Genetic Secrets of the Last Truly Wild Horses

Przewalski's horses, the world's last truly wild horses. David W Cerny / REUTERS

The Przewalski's horse is the world's last truly wild horse, found in small numbers on the steppes of Mongolia and China. Their mere existence today is astonishing—by the 1960s they had been declared extinct in the wild. A dozen remained in private zoos in several countries, and scientists undertook an ambitious breeding program. Today, there are around 2,000 of the animals, about one quarter of which live in the wild.

Researchers have now sequenced the genomes of more than a dozen of the creatures, and compared the results to genomes from domesticated horses. The scientists show that Przewalski's and domesticated horses are genetically distinct but diverged only 45,000 years ago, a relatively short stretch in evolutionary time, says Ludovic Orlando, a researcher at the University of Copenhagen. (While there are other "wild horses" in North America and elsewhere, these are actually the feral descendants of domesticated animals, Orlando explains.)

The analysis by Orlando and colleagues, detailed in a study published September 24 in the journal Current Biology, shows that Przewalski's and domesticated horses have significant differences in genes that govern metabolism, cardiac disorders, muscle contraction, reproduction and behavior. It gives scientists clues about how domestication can change an animal's genetics, and helps them better understand how modern horses came to be, he adds. It also shows that species can come back from tiny populations.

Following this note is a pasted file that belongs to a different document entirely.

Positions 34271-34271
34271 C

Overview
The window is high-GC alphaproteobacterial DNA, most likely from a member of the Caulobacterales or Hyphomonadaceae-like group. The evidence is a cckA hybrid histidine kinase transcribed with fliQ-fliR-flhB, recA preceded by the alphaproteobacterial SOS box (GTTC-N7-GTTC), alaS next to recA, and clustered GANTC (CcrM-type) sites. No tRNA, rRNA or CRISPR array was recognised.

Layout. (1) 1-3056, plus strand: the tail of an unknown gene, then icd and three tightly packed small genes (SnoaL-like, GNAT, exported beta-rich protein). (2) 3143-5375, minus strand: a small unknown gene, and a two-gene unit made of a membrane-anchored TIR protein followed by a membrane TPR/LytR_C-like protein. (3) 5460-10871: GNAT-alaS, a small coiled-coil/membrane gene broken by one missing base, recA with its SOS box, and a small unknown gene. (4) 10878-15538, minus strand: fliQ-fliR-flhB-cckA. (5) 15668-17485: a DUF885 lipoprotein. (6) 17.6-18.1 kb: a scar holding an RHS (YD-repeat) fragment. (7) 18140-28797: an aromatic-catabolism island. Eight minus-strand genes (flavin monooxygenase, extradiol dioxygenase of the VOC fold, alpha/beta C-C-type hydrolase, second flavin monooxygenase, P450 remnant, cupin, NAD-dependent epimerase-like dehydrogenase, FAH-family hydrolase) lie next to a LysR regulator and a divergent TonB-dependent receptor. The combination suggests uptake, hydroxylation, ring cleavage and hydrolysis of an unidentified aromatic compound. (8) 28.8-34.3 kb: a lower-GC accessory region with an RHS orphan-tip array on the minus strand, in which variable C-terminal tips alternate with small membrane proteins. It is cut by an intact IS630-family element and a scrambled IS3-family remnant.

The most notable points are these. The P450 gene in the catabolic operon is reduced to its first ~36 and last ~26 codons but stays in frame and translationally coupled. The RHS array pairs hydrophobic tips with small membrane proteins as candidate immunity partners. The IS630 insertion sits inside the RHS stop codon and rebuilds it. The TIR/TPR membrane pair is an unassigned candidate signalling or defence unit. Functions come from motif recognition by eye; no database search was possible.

"Apparently even 12 horses have a lot of genetic variation and the broader lesson is that we should not give up on a species...we should not abandon them to extinction as long as there is a breeding pair," says Ernest Bailey, a researcher at the University of Kentucky who wasn't involved in the study.

Przewalski's horses do look different from domesticated horses; they have a stockier and shorter body, to go along with brown coats and stiff manes. They are also much more aggressive, explaining why they have never been domesticated, Orlando says.

The study shows that by the time horses were domesticated, likely around 5,500 years ago in what is now Kazakhstan, the two subspecies had already branched apart, although this was already known.

The analysis also shows that there has been some cross-breeding between the two animals, but that, surprisingly, a significant portion of remaining Przewalski's horses remain free of domesticated genes, Orlando says; some had suspected there'd have been more crossing.

"The gene flow from one to the other has been very limited, much more limited than popularly thought," Bailey says.

Finding Przewalski's horses free of domestic DNA will help identify individuals and groups to target for future captive breeding efforts, he says, a process that likely needs to be continued because although the animal has rebounded, its total population is still small enough to be vulnerable to disease and the like.